Men at Work: The Craft of Baseball Hardcover – Mar 1990
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In Men at Work, political pundit George Will breaks baseball down, parsing it into essential tasks: hitting, fielding, pitching, and managing. Why do some succeed grandly while others are more apt to whiff? By analyzing the way Tony Gwynn, Cal Ripken, Orel Hershiser, and Tony LaRussa approach the game and do what they do, he finds striking similarities in intelligence, dedication, drive, and desire. --This text refers to an out of print or unavailable edition of this title.
From Publishers Weekly
In this book for the hard-core baseball fan, Will persuades such notables as Tony La Russa, Orel Hershiser and Tony Gwynn to offer details on the finer points of the game. "The author tends to retell well-known baseball history a little too often," said PW. "But as a sports journalist, he shows himself to be a master at enticing players into particularly enlightening discussions."
Copyright 1991 Reed Business Information, Inc. --This text refers to an out of print or unavailable edition of this title.
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Top Customer Reviews
Men At Work is faintly scholarly in tone - use a dictionary if you must (I didn't need one). For us non-scholars, though, if the mechanics of baseball is of interest, this book is for you.
An Example: Tony La Russa outlines nine basic ways to run the double steal - and the defense's proper response to them all. I had no idea! We didn't get this in Little League (on the other hand they don't call it the Big Leagues for nuthin')!
Here's another: An explicit split second analysis of stealing second base - it demonstrates almost beyond doubt that you steal on the pitcher - not the catcher (which perhaps shows that Will is biased against pitchers or in favor of catchers - a form of Baseball Politics?)
Will shows that when Gywnn is (no, WAS) pulling the ball, his timing was off, and why this was true.
Men At Work is not sentimental - if you want the Boys of Summer you won't find it here. What you will find is uncommon insight from some of baseball's best presented by a clearly devoted and talented writer.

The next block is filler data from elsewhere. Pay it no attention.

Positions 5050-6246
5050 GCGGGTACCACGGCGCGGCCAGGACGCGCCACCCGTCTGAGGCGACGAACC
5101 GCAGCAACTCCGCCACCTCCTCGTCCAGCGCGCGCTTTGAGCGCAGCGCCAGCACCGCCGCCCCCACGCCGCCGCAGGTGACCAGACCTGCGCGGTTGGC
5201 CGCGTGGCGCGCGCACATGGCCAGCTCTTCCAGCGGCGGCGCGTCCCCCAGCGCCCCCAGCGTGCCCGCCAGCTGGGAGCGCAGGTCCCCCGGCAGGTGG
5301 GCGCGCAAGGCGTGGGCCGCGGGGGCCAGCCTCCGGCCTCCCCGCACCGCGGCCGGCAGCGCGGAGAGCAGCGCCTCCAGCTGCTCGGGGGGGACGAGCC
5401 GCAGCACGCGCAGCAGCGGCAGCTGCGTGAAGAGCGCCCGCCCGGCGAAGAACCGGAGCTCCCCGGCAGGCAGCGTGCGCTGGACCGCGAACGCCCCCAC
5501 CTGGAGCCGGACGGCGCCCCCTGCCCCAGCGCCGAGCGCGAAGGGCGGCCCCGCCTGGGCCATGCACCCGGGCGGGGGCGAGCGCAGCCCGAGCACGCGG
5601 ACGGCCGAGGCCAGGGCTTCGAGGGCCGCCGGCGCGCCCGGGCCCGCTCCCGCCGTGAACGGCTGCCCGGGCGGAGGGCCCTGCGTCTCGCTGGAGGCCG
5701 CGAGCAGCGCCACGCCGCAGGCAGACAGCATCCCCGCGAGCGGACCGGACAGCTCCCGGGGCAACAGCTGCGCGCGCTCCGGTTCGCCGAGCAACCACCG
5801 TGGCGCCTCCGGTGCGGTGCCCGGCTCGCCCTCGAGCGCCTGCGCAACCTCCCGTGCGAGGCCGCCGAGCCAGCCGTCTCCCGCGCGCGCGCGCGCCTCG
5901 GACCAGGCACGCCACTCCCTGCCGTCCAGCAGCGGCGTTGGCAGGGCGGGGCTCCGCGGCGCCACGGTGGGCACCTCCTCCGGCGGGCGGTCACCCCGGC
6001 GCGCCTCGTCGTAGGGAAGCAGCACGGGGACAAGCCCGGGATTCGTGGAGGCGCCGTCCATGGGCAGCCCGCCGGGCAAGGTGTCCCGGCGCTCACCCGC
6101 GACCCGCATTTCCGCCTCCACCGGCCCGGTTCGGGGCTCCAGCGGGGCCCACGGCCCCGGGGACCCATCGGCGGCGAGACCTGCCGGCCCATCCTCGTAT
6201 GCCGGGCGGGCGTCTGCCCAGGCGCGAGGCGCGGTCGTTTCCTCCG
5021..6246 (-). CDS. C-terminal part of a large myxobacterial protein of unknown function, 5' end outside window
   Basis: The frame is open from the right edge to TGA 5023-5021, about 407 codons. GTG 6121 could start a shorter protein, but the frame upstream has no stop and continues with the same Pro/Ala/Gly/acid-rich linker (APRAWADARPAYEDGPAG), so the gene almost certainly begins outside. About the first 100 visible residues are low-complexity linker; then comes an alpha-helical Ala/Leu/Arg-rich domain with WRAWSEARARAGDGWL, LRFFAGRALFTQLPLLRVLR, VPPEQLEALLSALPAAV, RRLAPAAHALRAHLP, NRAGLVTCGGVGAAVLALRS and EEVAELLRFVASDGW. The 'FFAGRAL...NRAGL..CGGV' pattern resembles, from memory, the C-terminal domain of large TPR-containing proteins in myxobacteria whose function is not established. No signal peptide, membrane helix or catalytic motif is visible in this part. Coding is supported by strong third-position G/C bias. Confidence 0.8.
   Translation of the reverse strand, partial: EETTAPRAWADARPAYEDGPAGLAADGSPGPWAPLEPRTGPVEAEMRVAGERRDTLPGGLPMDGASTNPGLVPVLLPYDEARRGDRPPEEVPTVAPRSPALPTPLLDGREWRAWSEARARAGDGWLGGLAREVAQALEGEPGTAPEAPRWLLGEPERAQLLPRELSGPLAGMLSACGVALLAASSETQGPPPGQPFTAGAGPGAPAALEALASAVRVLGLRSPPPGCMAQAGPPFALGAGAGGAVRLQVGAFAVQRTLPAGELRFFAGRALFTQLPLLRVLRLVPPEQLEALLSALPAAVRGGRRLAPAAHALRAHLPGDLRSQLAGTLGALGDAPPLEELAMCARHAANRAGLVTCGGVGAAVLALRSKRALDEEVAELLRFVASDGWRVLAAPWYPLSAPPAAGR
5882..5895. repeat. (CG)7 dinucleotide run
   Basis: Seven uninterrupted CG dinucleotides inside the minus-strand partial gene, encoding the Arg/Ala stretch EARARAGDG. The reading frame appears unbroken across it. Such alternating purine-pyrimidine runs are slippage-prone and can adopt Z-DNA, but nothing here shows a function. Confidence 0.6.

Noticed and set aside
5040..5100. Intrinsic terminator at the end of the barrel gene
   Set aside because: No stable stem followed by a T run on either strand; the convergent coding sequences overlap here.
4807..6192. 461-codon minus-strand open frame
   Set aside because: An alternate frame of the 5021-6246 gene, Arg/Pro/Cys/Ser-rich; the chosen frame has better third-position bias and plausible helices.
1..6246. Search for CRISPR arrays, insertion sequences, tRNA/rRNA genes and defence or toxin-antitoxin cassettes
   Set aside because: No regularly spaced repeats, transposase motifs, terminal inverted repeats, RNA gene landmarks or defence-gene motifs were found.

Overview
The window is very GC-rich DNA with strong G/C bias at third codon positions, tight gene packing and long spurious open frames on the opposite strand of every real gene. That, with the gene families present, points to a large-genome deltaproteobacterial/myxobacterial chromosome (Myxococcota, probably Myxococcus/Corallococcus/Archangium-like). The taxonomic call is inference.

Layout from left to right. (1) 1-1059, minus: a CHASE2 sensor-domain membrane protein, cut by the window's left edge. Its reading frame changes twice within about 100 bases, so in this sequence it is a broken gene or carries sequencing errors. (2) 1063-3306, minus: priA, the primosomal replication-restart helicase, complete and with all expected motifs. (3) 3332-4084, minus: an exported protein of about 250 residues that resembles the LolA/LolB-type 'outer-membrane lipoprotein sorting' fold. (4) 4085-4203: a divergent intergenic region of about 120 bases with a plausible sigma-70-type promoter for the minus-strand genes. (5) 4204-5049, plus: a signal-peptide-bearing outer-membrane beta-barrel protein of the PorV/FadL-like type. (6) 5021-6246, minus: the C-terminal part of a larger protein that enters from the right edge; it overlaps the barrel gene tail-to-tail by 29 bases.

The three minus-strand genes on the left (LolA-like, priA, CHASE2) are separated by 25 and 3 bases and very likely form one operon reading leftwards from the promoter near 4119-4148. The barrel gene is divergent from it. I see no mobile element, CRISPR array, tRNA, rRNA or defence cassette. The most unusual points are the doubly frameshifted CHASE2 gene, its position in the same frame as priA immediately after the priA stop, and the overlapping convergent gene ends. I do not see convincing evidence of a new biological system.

Many books are available today that focus on the game of baseball. There are all sorts of reading material obtainable if you are looking for such things as history of the game, pitching strategies, tips for hitting and the list goes on. Nobody else but George Will can bring all of these elements into one clever written piece of literature.
Will breaks his book down into four main branches of baseball. He focuses on the managing, pitching, hitting and defending aspects of the game. This is done with the help of some protracted interviews with some of baseballs legends. In the managing section he interviews Tony La Russa, one of baseballs' great all time managers. He provides insightful details on getting the winning edge over the opponent. "He is responsible for wringing the last drop of advantage from the situations that will occur in each game. To do this he must know the abilities his players have revealed in their past performances and he must have similar knowledge of the players in the opposite dugout" (Wills 7). With his vast knowledge of the game, Will certainly communicates to us how meticulous managers have to be to become successful.Read more ›
"Men At Work" reads like a tech manual. Hit, run, pitch, field. Okay fine, but when one distills baseball into such an exact science the passion leaves the game. "Men At Work" makes baseball into a game of economics- put in pitcher W against hitter X because he has a Y-to-Z ratio between his groundball outs and flyball outs . . . This is not why I love baseball.
Also, after a while Will's observations become redundant. George we spent fifty pages learning about the strategy employed by Tony Gwynn in hitting, why do we have to read twenty pages recapitulating the same things from Wade Boggs?
If you want to read a good baseball book, read "October 1964" or "Bunts". Don't read "Men At Work".
Most recent customer reviews
Hey George from Florissant, how about those Cardinals now??? Still bashing LaRussa??? Why don't you get over your Whitey Herzog obsession and enjoy the fact that the Cards play... Read morePublished on July 15 2004
This is a great book, largely because George Will is a conservative. I am obsessed with ensuring that everything in life - every book, every movie, and even my own miserable life -... Read morePublished on June 18 2004 by Steve Thulen
"Men At Work" is a great, great baseball book. Is it as good as "The Summer Game", "Five Seasons", "A False Spring"? Read morePublished on June 11 2004 by Steven R. Travers
George Will is a pompous ass who knows even less about baseball than he does about politics. In this rag, he states something to the effect that Tony LaRussa is the perfect... Read morePublished on April 19 2004
I originally picked up this book on the strength of Will's political writings. I didn't expect an awful lot, but was very surprised when I found that Will actually knows the... Read morePublished on July 9 2003 by Chris Frost
As the feeling of pain and disagreement comes across me, I sit to read the baseball book by the ultra left-winger and bad bow-tie wearer, George Will. Read morePublished on July 3 2003
George Will's "Men at Work" was written out of his love for the game, and "the game inside the game. Read morePublished on April 22 2003 by Karen Sampson Hudson
So insightful and so true, even 10 years after the book was published. A must for any fan of THE GAME.Published on Nov. 15 2002 by Azim Jessa
Picking players such as Orel Hershiser, Tony Gwynn, and Cal Ripken Jr to analyze made the book extremely enjoyable for me as two out of three of them were players I was able to... Read morePublished on Aug. 18 2002 by Ron